Ryan Glick, a.k.a @RyyyGuy, is a social media pro. Not only does the coffee and clothes expert manage his personal presence, but he also is the man behind the popular account @CoffeeNClothes; helps his friends promote their new food photo sharing app Wine ‘N Dine (Gigi Hadid uses it under the name Chef BoyarGi); and runs a men’s jewelry company, @LustLimited. Here, the multi-tasking media expert reveals the best (and worst) ways to Instagram everything from fashion to food.
What works best on @CoffeeNClothes? Really good clothes and a good cup of coffee mixed with a nice location.
What’s the best way to get noticed by you? Tag @CoffeeNClothes and use the #coffeenclothes hashtag.
I’ve heard that the success of an Instagram account is reflected in whether or not tagged photos have the same aesthetic. What’s the weirdest photo you’ve ever been tagged in? I’ve definitely gotten pictures of a coffee cup over a guy or girl’s private parts. Mostly it’s on-brand though, which I’m happy about. There are people who tag @CoffeeNClothes once a week!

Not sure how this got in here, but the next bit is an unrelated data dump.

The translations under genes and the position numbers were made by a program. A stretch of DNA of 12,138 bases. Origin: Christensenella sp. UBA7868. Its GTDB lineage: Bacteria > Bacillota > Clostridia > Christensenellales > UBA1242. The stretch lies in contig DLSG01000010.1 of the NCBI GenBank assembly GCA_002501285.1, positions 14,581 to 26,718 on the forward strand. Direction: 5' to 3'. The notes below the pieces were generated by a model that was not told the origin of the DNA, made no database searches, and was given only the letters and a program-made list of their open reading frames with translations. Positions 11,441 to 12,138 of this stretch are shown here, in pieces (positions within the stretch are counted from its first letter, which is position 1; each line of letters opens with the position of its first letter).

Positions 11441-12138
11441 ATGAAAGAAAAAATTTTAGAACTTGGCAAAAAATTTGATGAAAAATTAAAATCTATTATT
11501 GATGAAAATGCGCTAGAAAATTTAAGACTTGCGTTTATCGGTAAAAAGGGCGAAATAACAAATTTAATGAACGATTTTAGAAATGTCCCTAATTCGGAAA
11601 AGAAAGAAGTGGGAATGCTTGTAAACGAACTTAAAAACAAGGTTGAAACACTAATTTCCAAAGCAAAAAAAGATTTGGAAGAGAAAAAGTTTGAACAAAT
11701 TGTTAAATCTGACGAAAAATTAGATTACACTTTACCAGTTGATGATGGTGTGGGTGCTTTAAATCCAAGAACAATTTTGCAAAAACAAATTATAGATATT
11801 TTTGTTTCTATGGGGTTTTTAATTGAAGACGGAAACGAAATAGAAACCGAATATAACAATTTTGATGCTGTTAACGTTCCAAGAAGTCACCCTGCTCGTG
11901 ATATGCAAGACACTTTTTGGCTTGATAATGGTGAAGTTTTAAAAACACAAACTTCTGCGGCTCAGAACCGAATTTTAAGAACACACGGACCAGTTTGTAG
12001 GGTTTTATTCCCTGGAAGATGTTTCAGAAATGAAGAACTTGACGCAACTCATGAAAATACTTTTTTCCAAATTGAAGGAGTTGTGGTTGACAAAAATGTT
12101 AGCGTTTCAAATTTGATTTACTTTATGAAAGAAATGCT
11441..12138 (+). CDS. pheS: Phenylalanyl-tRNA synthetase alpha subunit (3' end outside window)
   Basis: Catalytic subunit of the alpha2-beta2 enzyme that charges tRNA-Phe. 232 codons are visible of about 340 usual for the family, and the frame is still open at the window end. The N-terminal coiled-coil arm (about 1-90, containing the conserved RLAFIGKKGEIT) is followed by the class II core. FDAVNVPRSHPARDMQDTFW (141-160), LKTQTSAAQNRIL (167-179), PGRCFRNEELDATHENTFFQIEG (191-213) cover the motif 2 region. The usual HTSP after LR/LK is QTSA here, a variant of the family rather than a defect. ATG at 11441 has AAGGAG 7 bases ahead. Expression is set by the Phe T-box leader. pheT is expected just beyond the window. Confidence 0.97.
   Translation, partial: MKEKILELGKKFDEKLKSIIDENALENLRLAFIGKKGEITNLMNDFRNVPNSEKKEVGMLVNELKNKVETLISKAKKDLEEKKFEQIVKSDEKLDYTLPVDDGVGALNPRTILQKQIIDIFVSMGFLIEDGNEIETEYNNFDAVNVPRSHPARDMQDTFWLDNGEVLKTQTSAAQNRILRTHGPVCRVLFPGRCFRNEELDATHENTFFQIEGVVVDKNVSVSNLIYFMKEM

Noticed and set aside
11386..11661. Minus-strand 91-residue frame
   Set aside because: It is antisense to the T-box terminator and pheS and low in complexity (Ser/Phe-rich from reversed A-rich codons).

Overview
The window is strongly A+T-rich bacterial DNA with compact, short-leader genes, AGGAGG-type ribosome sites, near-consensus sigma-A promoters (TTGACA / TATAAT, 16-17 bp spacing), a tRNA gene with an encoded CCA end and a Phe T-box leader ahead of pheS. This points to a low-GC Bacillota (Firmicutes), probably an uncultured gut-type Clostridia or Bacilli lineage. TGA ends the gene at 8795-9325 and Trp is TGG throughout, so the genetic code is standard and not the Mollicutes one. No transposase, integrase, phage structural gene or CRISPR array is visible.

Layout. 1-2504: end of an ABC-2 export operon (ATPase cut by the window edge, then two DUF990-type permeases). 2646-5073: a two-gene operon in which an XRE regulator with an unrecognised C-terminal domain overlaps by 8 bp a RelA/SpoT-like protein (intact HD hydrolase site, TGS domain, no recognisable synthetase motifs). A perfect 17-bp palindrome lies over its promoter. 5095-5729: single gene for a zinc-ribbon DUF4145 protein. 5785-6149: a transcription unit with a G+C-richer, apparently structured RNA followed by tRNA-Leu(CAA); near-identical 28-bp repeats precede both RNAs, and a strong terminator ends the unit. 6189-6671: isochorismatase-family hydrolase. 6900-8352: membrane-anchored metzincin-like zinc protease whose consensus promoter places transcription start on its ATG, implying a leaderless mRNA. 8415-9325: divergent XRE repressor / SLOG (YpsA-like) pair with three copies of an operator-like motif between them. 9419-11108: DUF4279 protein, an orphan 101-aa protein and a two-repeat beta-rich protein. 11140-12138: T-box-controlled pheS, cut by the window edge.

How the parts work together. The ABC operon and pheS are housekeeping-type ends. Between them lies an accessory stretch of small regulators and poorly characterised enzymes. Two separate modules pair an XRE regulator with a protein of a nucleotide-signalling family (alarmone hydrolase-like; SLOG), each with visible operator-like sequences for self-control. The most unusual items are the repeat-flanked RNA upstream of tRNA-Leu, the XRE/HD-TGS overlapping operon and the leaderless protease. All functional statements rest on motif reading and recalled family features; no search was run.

What are some things to avoid for #CoffeeNClothes? To-go cups, logos—I don’t like to have a blatant Starbucks logo, for example. Not so much for fashion, but it all depends on the image and what I’m looking for at the time.
What are your pet peeves? Untied shoelaces and people walking straight into puddles.
What would you never post? A picture of me drinking tea.
Which food should you never Instagram? I’m not a fan of a sloppy sandwich up close to a lens.
When you order at a restaurant, do you think about what will look good in a photo? You gotta order it all for Wine ‘n Dine.
Do you cook? Honestly, never. Last week I was like, “I’m going to cook and bring my lunch for a whole week!” And then I did it and hated it. I quit. I make coffee in the morning at home, but still buy a cup at least once during the day.
Favorite editing app: I don’t usually edit @CoffeeNClothes photos, but for my personal account I use Photoshop on my phone.
What’s the secret to juggling multiple accounts? Not taking things super seriously or overanalyzing everything. Let it fly. Be spontaneous and on the spot. It’s more easygoing that way, and people can relate to it more.
So, you’ve mastered Instagram, what’s next? I definitely haven’t mastered it, yet. But I would love to have Coffee ‘N Clothes locations and work on offline activations.